Thinking race through corporeal feminist theory

Assignment on
Thinking race through corporeal feminist theory: divisions
and intimacies at the Minneapolis Farmers' Market
Writer: Rachel Slocum
Captured by Google Map ( Minneapolis Farmars’ Market’s upper view from google map street view)
Course Code:ANP-543, Course Title: Anthropology of Food and Nutrition, Credit: 3.0
Submitted to
Moni Paul
Assistant Professor
Department of Anthropology, SUST
Submitted by
Md. Irfanur Rahman
Tahmina Akhter
Reg: 2017224049
Reg: 2017224006
Semester: M/2
Semester: M/2
Department of Anthropology , SUST
Department of Anthropology , SUST
Presentation and Submission Date: 5 November 2019
Thinking race through corporeal feminist theory: divisions
and intimacies at the Minneapolis Farmers' Market
Writer: Rachel Slocum
“Thinking race through corporeal feminist theory: divisions and intimacies at the
Minneapolis Farmers' Market” is written by Rachel Slocum. She is an Assistant
Professor in the Department of Sociology and Anthropology at St. Cloud State
University . She received her Ph.D. in Geography from Graduate School of
Geography, Clark University, Worcester.
In this Article , slocum basically focused on Describing Race in different
perspective. She observed racial division and intimacies among farmers at the
Minneapolis Farmers’ Market. Then she had tried to explain her observation
based on corporeal feminist theory of Elizabeth Grosz.
So, The main thing of this article is Race. Explaining Race through practices of
growing, selling, purchasing and eating food at Minneapolis Farmers’ Market.
So what is race? “Race, the idea that the human species is divided into distinct
groups based on inherited physical and behavioral differences”. (Lotha, 2019)
Genetic studies in the late 20th century refuted the existence of biogenetically
distinct races, and scholars now argue that “races” are cultural interventions
reflecting specific attitudes and beliefs that were imposed on different
populations in the wake of western European conquests beginning in the 15th
century. (Lotha, 2019)
According to slocum Race is made and remade (in part) through the practices of
growing, selling, purchasing and eating food.
Consequently, some food practices are also ‘racial practices’. Drawing on a study
in progress of the Minneapolis Farmers' Market, the paper covers two sub-themes
of embodiment:
• racial division and
• intimacy.
The corporeal feminist theory of Elizabeth Grosz offers the view that the body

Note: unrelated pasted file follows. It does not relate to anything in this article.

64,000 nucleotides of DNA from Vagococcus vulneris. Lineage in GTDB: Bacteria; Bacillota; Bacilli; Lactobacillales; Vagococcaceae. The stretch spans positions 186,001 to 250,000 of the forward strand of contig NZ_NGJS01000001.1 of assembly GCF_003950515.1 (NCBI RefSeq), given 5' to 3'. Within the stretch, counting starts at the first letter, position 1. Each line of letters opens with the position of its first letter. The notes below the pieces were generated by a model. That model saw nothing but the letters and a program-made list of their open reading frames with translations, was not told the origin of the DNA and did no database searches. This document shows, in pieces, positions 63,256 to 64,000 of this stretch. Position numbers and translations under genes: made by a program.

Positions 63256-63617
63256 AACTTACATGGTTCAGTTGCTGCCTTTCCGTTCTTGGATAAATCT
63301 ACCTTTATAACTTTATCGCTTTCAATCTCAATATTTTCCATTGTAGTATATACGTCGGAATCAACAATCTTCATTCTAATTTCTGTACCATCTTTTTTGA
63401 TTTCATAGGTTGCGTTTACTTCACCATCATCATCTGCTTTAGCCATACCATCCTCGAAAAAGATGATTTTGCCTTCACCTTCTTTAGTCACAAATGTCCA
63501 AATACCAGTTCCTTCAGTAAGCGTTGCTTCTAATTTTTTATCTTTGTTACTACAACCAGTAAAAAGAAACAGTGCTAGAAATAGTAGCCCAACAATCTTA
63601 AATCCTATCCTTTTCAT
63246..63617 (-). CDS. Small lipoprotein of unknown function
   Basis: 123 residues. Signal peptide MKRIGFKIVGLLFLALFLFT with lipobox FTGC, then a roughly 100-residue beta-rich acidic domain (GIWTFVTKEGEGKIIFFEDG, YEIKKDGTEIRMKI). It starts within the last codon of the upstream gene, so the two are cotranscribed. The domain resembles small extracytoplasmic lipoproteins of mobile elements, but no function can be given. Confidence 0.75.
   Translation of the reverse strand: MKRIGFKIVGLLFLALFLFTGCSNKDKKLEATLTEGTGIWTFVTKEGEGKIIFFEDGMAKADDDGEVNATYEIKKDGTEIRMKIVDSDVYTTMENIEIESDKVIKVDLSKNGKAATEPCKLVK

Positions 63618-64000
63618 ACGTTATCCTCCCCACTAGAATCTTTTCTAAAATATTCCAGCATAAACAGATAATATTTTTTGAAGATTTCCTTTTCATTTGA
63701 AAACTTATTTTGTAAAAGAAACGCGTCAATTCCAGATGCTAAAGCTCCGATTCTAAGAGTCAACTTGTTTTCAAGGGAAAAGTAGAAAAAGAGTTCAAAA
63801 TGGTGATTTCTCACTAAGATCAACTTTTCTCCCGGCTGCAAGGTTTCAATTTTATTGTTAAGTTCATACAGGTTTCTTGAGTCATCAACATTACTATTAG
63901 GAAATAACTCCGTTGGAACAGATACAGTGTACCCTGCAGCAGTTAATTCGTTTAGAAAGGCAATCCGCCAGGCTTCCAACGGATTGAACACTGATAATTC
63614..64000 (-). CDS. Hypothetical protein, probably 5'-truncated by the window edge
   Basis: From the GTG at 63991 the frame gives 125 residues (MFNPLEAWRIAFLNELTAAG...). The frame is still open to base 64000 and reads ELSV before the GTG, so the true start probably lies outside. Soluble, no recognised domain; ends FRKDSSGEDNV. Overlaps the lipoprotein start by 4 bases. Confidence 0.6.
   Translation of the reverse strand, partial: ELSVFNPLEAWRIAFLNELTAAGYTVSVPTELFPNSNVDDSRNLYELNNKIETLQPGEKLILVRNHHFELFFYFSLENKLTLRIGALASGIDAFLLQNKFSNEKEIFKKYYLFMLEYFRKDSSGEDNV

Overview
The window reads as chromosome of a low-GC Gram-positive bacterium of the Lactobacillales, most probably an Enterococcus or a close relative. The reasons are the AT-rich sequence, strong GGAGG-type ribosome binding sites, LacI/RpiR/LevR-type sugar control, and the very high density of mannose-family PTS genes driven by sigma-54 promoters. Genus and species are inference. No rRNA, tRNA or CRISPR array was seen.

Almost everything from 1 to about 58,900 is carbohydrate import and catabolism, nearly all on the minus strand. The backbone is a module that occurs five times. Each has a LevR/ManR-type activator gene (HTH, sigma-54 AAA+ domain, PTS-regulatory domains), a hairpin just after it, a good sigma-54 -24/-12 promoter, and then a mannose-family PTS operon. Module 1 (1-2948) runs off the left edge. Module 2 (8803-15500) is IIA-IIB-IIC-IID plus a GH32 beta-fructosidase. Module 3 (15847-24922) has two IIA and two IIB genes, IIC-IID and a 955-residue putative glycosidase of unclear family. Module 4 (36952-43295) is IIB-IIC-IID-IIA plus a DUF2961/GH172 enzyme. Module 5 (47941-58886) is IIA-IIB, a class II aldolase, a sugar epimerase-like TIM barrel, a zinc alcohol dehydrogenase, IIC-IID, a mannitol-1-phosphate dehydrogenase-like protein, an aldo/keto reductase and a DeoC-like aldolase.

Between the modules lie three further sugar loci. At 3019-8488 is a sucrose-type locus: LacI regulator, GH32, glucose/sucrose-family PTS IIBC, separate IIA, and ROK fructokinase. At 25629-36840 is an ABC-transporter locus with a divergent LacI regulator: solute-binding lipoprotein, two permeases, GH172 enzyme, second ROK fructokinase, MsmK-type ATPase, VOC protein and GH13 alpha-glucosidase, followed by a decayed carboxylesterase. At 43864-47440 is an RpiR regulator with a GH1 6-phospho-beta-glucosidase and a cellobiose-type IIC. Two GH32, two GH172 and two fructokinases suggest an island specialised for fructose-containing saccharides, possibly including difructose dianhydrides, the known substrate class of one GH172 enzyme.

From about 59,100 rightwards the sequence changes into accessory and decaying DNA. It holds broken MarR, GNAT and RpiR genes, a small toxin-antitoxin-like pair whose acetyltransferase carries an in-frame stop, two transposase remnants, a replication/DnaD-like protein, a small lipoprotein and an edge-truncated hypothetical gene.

has explanatory power. This framework enables a discussion of the materiality
of race rather than its representation or performance.
What is corporeal feminist theory by Elizabeth Grosz? Elizabeth Grosz proposes
that the task of feminist theory is to formulate questions that generate
inventiveness. Feminist materialist theorists have been on the forefront of
theorizing the body in ways that acknowledge biology and society. They have
done so towards other politics. Exploring how race emerges, embodied,
strengthens politics by expanding the discussion of race to include more than
representation, recognition and intentional actions. What (anti-racist) politics
would follow when bodies, formations in which they act and bodily practices are
foregrounded?7 Grosz suggests that identity could be understood in terms of
bodily practices. Thus a politics of bodily practices against oppression should be
undertaken as a struggle of endless ‘becoming other’ in which categories of
action, not the struggle for recognition, are affirmed. She writes,
Without an adequate acknowledgement of the material, natural, biological status
of bodies (these terms being understood as vectors of change rather than as forms
of fixity), we lose the resources to understand how to best harness these forces
which invariably direct us to the future; we lose an understanding of our place in
the world as beings open to becoming, open to activities, if not identities, of all
types. (Grosz 2005: 89)
Race emerges
• through the movement, clustering and encounter of phenotypically
differentiated bodies.
• Through small segregations in which bodies move toward some vegetables
and not others And
• through attractions that propel bodies to touch bitter melon and talk with
growers, bodies shape the Market's meaning.
This reflection on tendencies connecting phenotype, space and leaves is meant as
a step toward a politics of bodily practice.
Rachel Slocum is an anthropologists. So for the purpose of this study, She doing
her research by participant observation.
“Participant-observation is the principal methodological component of
ethnographic fieldwork. The researcher watches people and their activities in the
social situation under study, gradually increasing participation in the culture as a
check on observations. In turn, continuing observation allows for greater and
more accurate participation. As the process proceeds, the ethnographer is able to
write field notes as a cultural participant as well as an observer, fostering richness